SAN FRANCISCO (Reuters) - Apple Inc (AAPL.O) will not release first-weekend sales of its new iPhone 7, the company said on Thursday, making it harder for analysts to get a read on the product’s prospects amid questions over whether its popularity has peaked.
The company decided to stop the practice because the number of phones sold during the period has become more a reflection of Apple’s supply than demand, a company spokeswoman said, when asked whether Apple will be releasing the figure.
“As we have expanded our distribution through carriers and resellers to hundreds of thousands of locations around the world, we are now at a point where we know before taking the first customer pre-order that we will sell out of iPhone 7,” Apple spokeswoman Kristin Huguet said. “These initial sales will be governed by supply, not demand, and we have decided that it is no longer a representative metric for our investors and customers.”
The company reiterated its financial outlook for the quarter.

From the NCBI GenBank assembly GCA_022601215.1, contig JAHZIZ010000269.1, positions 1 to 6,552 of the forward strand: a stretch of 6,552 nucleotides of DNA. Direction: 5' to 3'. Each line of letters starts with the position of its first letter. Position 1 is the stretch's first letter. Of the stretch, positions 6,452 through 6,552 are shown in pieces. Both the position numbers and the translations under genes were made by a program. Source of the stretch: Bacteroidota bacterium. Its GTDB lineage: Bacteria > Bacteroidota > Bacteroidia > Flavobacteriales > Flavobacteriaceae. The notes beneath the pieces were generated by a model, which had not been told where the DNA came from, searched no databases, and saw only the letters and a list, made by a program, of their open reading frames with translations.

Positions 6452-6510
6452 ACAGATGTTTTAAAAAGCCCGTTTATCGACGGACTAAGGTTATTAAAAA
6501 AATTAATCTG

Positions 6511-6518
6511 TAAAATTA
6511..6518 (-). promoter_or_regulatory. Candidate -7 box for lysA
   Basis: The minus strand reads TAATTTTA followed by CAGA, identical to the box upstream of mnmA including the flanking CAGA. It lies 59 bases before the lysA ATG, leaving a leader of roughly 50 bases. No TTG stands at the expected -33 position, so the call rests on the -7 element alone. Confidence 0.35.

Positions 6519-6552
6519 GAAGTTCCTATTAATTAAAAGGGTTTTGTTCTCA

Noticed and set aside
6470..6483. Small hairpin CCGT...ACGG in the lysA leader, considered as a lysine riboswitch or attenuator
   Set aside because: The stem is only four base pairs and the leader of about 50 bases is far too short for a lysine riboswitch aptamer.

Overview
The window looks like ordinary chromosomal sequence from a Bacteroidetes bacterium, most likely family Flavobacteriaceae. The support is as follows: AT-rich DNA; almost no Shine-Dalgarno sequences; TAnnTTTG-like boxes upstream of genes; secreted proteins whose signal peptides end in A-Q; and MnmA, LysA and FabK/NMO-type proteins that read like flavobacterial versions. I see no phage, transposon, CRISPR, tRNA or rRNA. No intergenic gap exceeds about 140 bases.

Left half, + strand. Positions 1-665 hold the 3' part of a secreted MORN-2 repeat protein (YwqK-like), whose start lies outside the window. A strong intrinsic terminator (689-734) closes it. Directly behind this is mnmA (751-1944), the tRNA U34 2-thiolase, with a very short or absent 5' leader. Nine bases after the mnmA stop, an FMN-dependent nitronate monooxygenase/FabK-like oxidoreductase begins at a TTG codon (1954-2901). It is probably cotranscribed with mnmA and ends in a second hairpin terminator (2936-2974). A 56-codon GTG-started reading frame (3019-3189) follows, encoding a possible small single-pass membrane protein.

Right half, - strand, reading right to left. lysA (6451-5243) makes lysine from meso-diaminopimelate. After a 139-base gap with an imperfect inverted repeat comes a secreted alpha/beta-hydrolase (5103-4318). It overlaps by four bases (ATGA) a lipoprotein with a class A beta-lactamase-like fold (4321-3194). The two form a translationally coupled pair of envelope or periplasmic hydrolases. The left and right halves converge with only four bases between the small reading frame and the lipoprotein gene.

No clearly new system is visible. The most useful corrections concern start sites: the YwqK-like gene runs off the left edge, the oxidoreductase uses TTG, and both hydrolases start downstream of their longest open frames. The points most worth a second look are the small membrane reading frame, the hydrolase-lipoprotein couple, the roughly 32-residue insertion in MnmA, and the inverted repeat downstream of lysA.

Apple launched the iPhone 7 and the iPhone 7 Plus at a San Francisco event on Wednesday. The new phones feature improved cameras and eliminate the traditional headphone jack in favor of new technology. Preorders will begin on Friday, and Apple will start shipping the devices on Sept. 16.
The stakes for the iPhone 7 are high after sales of the gadget dropped during two straight quarters this year, the first declines in its history.
As they try to assess whether the iPhone has reached a plateau, investors will not be happy about losing a data point, said Colin Gillis, an analyst with BGC Partners.
“Less data is never good, particularly given the question marks around this phone,” he said.
Apple shares fell 2.4 percent to $105.71 in mid-day trading.
On Sept. 28, 2015, when Apple announced record first-weekend sales of its iPhone 6, its stock dropped 2 percent, reflecting Wall Street’s worries about cooling demand.
The iPhone is Apple’s lifeblood, accounting for more than half of the company’s revenue. In the most recent quarter, Apple recorded $42.4 billion in total revenue with $24 billion coming from the iPhone.
Investors have grown accustomed to receiving early sales figures, and Apple’s decision to hold back seems significant, said analyst John Jackson of IDC.
“It reinforces, I think, the thesis that this product is mature,” he said.
Nevertheless, sales logged when the supply chain is ramping up only reveal so much about the gadget’s ultimate trajectory, said analyst Patrick Moorhead of Moor Insights Strategy.
“What’s meaningful to me are the first month of sales with full supply,” he said.
Additional reporting by Noel Randewich; Editing by Jeffrey Benkoe